jockstrap cup supporter fencingNote: A cup is often worn with a jockstrap to hold it in place, a support made of light material similar to cotton underwear. This adds one more piece to your gear and can be uncomfortable for males who are not used to wearing one. Also, I’ve realized that some boys don’t like them because they remind them of women’s underwear! What we’ve found to be a great option is to buy boxers/compression shorts with a built-in pocket for a cup. Simpler and more comfortable. You can purchase them for as little as $10 and you can get high-quality shorts for as low as $20-25.

Here is an example of the style we’ve found to work best based on our research. We’re not necessarily suggesting this specific brand, but this design works well.

compression shorts groin protection for fencing

Note: All brands, links, and photos are for illustration only and are not intended as a specific recommendation or advertisement.

2. Unnecessary

I’ve learned that many male fencers just don’t think groin protectors are needed. The misconception is that the likelihood of a hit is so low that it’s not worth it. The truth is, it happens. And even if it only happens to your child once, wouldn’t you want him to be protected? I discussed this in the previous post, but less experienced fencers are not as structured or precise, so it can be more frequent with younger fencers. Some say that good defensive skills replace the need for a cup, but your fencer can make that decision as he gets older and improves his technique. We say better safe than sorry.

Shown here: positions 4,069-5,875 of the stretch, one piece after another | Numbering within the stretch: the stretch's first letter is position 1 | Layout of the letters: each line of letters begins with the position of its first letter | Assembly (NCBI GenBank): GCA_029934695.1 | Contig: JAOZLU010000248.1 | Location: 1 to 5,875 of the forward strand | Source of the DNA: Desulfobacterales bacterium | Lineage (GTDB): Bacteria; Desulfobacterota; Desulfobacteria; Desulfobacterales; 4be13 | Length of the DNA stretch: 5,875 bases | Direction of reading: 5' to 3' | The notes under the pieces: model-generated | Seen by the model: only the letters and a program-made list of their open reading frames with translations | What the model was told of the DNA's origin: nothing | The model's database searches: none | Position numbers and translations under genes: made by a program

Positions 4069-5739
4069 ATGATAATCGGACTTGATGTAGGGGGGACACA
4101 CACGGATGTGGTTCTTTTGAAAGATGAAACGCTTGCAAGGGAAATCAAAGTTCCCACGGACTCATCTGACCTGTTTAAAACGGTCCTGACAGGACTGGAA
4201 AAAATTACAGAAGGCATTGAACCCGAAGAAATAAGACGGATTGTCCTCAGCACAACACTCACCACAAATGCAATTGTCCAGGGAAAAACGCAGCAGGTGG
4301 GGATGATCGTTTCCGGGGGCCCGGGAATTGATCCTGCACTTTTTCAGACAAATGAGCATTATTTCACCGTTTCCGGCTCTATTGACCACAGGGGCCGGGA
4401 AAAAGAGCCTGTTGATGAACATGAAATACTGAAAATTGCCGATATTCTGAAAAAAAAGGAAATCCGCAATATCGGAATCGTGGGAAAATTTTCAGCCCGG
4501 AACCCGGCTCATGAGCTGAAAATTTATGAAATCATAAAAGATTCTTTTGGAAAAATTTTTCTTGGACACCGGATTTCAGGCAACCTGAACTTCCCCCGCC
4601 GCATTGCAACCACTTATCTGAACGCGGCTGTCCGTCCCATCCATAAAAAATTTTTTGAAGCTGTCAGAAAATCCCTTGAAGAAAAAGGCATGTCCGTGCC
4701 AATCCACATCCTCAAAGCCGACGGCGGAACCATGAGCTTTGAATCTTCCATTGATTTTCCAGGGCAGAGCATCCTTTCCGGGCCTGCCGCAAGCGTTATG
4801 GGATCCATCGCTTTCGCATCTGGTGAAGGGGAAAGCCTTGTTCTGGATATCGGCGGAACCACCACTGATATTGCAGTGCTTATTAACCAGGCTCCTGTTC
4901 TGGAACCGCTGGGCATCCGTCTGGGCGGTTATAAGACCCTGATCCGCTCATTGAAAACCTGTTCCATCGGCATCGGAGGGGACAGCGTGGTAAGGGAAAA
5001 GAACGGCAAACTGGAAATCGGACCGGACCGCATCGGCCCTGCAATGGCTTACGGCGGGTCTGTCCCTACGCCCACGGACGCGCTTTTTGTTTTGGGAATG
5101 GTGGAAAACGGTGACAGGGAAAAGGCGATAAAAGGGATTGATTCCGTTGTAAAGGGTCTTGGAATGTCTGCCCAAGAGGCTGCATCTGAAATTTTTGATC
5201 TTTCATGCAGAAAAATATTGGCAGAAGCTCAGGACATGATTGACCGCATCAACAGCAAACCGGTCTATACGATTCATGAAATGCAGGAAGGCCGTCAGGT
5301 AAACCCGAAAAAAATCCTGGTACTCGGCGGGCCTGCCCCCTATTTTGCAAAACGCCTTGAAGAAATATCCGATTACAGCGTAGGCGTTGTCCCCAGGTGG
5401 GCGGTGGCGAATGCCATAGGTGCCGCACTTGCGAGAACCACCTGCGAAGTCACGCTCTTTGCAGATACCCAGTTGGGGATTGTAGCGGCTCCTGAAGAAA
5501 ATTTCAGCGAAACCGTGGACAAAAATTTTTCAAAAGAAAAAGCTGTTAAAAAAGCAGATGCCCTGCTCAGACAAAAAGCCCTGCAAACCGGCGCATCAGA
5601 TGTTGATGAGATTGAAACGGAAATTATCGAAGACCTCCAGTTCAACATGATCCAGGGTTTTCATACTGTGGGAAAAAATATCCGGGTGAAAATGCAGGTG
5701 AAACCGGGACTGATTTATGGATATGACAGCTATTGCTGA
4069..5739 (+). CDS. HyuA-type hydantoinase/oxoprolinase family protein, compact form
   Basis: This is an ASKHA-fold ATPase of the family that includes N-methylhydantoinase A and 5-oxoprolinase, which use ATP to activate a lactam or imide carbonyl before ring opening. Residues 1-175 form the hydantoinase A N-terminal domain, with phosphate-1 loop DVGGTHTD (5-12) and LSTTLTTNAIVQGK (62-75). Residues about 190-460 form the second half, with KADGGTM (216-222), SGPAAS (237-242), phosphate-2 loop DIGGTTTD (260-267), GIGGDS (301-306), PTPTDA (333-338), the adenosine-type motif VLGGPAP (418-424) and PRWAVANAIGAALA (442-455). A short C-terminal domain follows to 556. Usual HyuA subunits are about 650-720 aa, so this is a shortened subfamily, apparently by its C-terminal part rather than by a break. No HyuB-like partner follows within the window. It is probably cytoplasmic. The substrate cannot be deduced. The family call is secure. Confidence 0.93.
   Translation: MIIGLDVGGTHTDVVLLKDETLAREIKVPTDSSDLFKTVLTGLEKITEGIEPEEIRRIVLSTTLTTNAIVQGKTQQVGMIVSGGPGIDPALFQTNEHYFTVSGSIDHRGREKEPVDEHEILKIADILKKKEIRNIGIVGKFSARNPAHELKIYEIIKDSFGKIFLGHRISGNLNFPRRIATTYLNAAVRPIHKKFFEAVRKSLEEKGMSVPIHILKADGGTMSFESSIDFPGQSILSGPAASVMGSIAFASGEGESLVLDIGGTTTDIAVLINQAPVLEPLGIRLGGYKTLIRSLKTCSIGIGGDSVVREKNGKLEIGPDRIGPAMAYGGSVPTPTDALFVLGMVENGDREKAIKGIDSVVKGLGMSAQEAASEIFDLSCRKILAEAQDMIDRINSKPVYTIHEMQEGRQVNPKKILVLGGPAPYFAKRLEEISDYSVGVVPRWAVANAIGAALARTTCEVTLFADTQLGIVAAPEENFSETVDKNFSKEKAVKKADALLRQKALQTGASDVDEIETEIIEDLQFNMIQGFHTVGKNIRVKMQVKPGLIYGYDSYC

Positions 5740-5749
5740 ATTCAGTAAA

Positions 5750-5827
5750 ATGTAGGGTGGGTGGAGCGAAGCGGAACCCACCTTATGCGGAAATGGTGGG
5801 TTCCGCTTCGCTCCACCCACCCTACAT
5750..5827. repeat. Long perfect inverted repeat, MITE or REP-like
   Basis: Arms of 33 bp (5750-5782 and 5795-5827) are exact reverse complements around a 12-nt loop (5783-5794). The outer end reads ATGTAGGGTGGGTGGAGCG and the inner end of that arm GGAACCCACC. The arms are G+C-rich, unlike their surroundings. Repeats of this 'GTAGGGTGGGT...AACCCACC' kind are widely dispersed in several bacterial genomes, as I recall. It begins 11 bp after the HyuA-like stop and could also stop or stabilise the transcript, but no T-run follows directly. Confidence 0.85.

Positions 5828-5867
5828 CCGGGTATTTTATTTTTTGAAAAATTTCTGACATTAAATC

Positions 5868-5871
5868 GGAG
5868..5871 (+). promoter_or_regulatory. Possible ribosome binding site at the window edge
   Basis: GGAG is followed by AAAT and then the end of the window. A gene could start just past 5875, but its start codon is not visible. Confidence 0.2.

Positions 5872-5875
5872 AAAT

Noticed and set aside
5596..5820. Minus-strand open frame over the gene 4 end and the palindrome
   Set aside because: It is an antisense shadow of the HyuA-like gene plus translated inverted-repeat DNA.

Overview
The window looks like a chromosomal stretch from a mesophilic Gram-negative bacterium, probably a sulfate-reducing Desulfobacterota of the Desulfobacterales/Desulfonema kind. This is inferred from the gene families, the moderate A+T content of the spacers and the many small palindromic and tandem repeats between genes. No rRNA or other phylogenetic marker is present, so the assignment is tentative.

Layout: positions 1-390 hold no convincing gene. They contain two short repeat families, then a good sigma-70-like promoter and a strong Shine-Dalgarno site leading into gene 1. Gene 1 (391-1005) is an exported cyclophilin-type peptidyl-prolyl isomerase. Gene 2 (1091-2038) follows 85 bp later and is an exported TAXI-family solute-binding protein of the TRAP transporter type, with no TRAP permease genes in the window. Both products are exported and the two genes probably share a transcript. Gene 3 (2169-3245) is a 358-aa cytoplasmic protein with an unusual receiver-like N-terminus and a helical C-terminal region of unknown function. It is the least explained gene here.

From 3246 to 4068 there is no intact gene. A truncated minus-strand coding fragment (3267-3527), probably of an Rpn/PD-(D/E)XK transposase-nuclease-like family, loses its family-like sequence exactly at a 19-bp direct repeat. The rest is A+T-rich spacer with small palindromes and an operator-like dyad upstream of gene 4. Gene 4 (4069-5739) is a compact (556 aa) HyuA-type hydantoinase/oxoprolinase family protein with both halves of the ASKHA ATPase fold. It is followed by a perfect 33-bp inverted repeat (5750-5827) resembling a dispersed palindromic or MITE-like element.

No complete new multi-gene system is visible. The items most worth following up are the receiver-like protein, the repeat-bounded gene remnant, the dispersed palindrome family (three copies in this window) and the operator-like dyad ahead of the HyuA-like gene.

3. Restricts movement

As I mentioned above, the key is to pick the right type of protection and take the time to find a good fit. In our experimenting, with a soft cup and a built-in cup pocket, you will barely know it’s there after a short time. If it’s affecting your game, maybe you need to go shopping!

4. Expensive

I know, fencing equipment can really add up when it comes to your bank account. But you can find good quality, comfortable groin protectors for minimal cost. Sure, you can find expensive ones, but there are plenty of economical options. Here are two examples from

Cup:  – $2.27 + $5.19 shipping

Groin Guard:  – $3.99 & free shipping

Shorts: – $5.69                                                                                              

Prices change often on Amazon, but at the time of writing these three are priced at $4 -$8.   A small price to pay for your child’s safety, wouldn’t you say?

5. Not manly